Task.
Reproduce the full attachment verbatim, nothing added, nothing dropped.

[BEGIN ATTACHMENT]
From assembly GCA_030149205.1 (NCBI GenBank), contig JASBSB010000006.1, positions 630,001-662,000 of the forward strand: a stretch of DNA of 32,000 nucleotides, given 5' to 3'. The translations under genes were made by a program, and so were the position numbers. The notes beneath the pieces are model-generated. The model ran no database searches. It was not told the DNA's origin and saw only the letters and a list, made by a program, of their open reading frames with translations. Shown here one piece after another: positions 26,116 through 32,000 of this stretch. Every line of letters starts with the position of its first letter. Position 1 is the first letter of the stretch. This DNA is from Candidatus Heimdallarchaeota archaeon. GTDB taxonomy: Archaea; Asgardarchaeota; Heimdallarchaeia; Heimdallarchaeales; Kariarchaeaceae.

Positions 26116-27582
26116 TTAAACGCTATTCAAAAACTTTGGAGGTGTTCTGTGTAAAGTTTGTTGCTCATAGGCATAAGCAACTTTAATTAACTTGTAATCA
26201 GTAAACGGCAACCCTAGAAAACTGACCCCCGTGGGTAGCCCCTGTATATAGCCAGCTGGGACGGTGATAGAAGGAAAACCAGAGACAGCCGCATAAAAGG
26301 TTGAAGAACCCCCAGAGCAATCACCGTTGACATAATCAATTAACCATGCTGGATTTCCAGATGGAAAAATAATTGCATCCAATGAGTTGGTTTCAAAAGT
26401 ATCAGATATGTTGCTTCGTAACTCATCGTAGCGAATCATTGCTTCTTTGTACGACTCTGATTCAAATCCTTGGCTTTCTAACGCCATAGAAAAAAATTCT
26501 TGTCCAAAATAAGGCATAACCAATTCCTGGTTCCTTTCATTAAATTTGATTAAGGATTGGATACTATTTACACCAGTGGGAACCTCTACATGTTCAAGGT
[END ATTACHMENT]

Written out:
From assembly GCA_030149205.1 (NCBI GenBank), contig JASBSB010000006.1, positions 630,001-662,000 of the forward strand: a stretch of DNA of 32,000 nucleotides, given 5' to 3'. The translations under genes were made by a program, and so were the position numbers. The notes beneath the pieces are model-generated. The model ran no database searches. It was not told the DNA's origin and saw only the letters and a list, made by a program, of their open reading frames with translations. Shown here one piece after another: positions 26,116 through 32,000 of this stretch. Every line of letters starts with the position of its first letter. Position 1 is the first letter of the stretch. This DNA is from Candidatus Heimdallarchaeota archaeon. GTDB taxonomy: Archaea; Asgardarchaeota; Heimdallarchaeia; Heimdallarchaeales; Kariarchaeaceae.

Positions 26116-27582
26116 TTAAACGCTATTCAAAAACTTTGGAGGTGTTCTGTGTAAAGTTTGTTGCTCATAGGCATAAGCAACTTTAATTAACTTGTAATCA
26201 GTAAACGGCAACCCTAGAAAACTGACCCCCGTGGGTAGCCCCTGTATATAGCCAGCTGGGACGGTGATAGAAGGAAAACCAGAGACAGCCGCATAAAAGG
26301 TTGAAGAACCCCCAGAGCAATCACCGTTGACATAATCAATTAACCATGCTGGATTTCCAGATGGAAAAATAATTGCATCCAATGAGTTGGTTTCAAAAGT
26401 ATCAGATATGTTGCTTCGTAACTCATCGTAGCGAATCATTGCTTCTTTGTACGACTCTGATTCAAATCCTTGGCTTTCTAACGCCATAGAAAAAAATTCT
26501 TGTCCAAAATAAGGCATAACCAATTCCTGGTTCCTTTCATTAAATTTGATTAAGGATTGGATACTATTTACACCAGTGGGAACCTCTACATGTTCAAGGT